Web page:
Add that you don't want anyone to send you any money! (That thump! you just heard was probably the late, great macho mastermind of the Browne-Cloud campaign passing out cold.) No money, just those formal promises to vote for you. I guarantee that as those promises begin to pile up, you'll get all of the free publicity—TV, newspapers, radio—that you could ever possibly desire.

Now I'm sure you can see that an enterprise like this has many advantages. For one thing, it isn't a political campaign at all, but simply one individual in the process of being persuaded by his friends—all two million of them—that he has some chance of making an impact, and therefore ought to run. As such, it isn't subject to the tangled laws and regulations governing political campaigns.

For another, the pledges don't have to conform to any standard imposed by the "liitle men" by whom we find ourselves governed. All they have to do is satisfy the potential candidate that they represent real voters and are sincere.

You may want to retain the LP's 50-state ballot status. Frankly, I've always been amazed at the accomplishment it represents. But everything else—everything the LP has ever done to participate in any national election—is a complete waste of motion and money. The League of Women Voters still won't let you into their presidential debates, not because you don't qualify, but because they don't want you in their phoney baloney debates, under any circumstances.

And the way you'll know that the LP is dead is that, when you walk into the national convention with those 2,000,000 pledges in your pocket, more than twice the number of votes ever earned by any LP presidential candidate—and no way to extract the fillings out of the teeth of anybody who gave you those pledges—the LP, so putrescent with corruption at its uppermost levels that it shines in the dark like fish rotting on a beach, will nominate somebody else.

Almost 140 years ago, the officers and cadets of the United States Military Academy are said to have assembled in a field just outside of West Point to salute each other one last time and ride their separate ways upon the even of the War between the States.

Almost 30 years ago, Libertarians who had owned no other home, politically, but would not lower themselves to endorse conscription or the war in Vietnam, walked out of the Young Americans for Freedom convention in St. Louis and met beneath the great arch to create the Society for Individual Liberty.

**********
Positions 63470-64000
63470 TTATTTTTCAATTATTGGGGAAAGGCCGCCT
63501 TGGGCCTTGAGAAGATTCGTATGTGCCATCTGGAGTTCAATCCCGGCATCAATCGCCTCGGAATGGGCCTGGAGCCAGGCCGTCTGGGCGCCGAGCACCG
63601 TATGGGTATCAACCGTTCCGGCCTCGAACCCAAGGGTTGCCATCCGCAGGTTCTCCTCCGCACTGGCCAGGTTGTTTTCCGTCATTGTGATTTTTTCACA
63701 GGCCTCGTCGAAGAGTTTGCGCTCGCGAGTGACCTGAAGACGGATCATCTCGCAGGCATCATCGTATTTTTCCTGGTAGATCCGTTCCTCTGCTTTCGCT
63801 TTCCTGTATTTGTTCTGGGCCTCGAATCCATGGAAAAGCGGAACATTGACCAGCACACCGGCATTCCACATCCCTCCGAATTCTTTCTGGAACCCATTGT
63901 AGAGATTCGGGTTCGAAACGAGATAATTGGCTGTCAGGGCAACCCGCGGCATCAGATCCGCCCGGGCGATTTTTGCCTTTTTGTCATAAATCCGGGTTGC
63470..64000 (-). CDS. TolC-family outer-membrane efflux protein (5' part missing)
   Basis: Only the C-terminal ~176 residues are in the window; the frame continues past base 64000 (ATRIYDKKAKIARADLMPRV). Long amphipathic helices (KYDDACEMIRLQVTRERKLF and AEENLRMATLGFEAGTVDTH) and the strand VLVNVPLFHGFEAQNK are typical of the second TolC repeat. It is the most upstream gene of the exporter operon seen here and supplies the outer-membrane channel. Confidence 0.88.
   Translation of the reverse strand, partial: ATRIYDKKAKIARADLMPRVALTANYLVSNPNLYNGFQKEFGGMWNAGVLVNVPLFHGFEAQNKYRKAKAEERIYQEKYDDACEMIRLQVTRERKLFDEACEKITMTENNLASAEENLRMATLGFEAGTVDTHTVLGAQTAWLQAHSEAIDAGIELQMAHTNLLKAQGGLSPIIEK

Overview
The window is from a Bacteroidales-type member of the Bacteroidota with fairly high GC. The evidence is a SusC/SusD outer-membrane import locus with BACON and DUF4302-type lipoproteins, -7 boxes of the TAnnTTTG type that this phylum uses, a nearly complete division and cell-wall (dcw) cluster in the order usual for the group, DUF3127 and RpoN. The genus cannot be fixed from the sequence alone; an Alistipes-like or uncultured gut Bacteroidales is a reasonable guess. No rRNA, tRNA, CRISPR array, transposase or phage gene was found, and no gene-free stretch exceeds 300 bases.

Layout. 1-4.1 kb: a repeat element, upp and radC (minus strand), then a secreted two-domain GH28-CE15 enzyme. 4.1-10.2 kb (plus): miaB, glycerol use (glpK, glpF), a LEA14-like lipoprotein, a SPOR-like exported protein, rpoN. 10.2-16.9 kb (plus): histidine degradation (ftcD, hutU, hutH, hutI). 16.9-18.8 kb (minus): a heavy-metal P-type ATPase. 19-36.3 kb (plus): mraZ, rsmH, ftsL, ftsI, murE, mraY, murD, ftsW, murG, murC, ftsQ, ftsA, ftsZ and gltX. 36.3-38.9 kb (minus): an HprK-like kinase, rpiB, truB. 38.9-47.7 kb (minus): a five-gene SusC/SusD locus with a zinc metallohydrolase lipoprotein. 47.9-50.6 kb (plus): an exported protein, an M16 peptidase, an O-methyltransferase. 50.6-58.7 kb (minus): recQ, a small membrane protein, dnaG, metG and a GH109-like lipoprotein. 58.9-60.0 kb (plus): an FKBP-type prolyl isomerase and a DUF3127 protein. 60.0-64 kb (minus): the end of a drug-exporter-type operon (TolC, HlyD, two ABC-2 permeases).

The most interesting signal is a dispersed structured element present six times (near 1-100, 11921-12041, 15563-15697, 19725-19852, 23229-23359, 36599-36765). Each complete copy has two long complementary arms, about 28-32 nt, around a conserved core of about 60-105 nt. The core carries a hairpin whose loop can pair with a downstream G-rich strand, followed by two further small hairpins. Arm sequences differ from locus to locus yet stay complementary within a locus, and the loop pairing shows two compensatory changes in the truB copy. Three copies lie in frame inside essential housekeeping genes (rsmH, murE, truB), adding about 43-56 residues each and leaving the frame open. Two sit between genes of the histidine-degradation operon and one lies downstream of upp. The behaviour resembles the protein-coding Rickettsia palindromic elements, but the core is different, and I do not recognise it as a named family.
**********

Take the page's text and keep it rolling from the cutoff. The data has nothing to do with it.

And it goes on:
Today we have reached another historic crossroad, another parting of the ways.The time has come to separate the cowards, the cretins, and the con-men of the national Libertarian Party from the people of principle and purpose.

Beloved friends and comrades, the national LP is dead, and even if we loved it once, as deeply as the poor mother dolphin did her dead baby, we must be wise enough, and strong enough, and faithful to the truth enough to let it go.

******

Many people—the entire Libertarian Party National Committee, for example—will refuse to believe that all of that was hard for me to say. But this has been a rough couple of years for me in many ways, characterized by blinding flashes of insight of the kind that are usually accompanied with a slap to the forehead and the Homeric—no, let's make that Simpsonian—expletive, "Dohh!"

A case in point—and almost the only reason I'm standing here now—is David Brock's strange and strangely compelling book The Seduction of Hillary Rodham.

If you haven't read it—and I recommend highly that you do for a reason I'll get into shortly—on the surface, it's the more or less straightforward political biography of the most thoroughly detested woman of our times, written by an investigative journalist who displays a novelist's inclination to become enamored of the character he has created no matter how sick and disgusting she may happen to be. I tend to do this myself, and I understand the impulse very well. Whatever other readers may get out of Brock's fascinating book, whatever he meant them to get out of it, something else entirely leapt off its pages at me, something he probably didn't give much thought to beyond its use as the setting in which his principal character acted out her role. Revealing it to you now, I feel embarrassed and ashamed that I haven't been fully aware of it for each of the 35 years I've considered myself a Libertarian activist. Even now it's difficult to wrench myself around to discussing how naive I've been. (See, I'm stalling now!) My only consolation is that, if you're honest with yourself, you're going to feel exactly the same way in a moment, and we'll all spend some time, at least figuratively, slapping our foreheads and exclaiming, "Dohh!"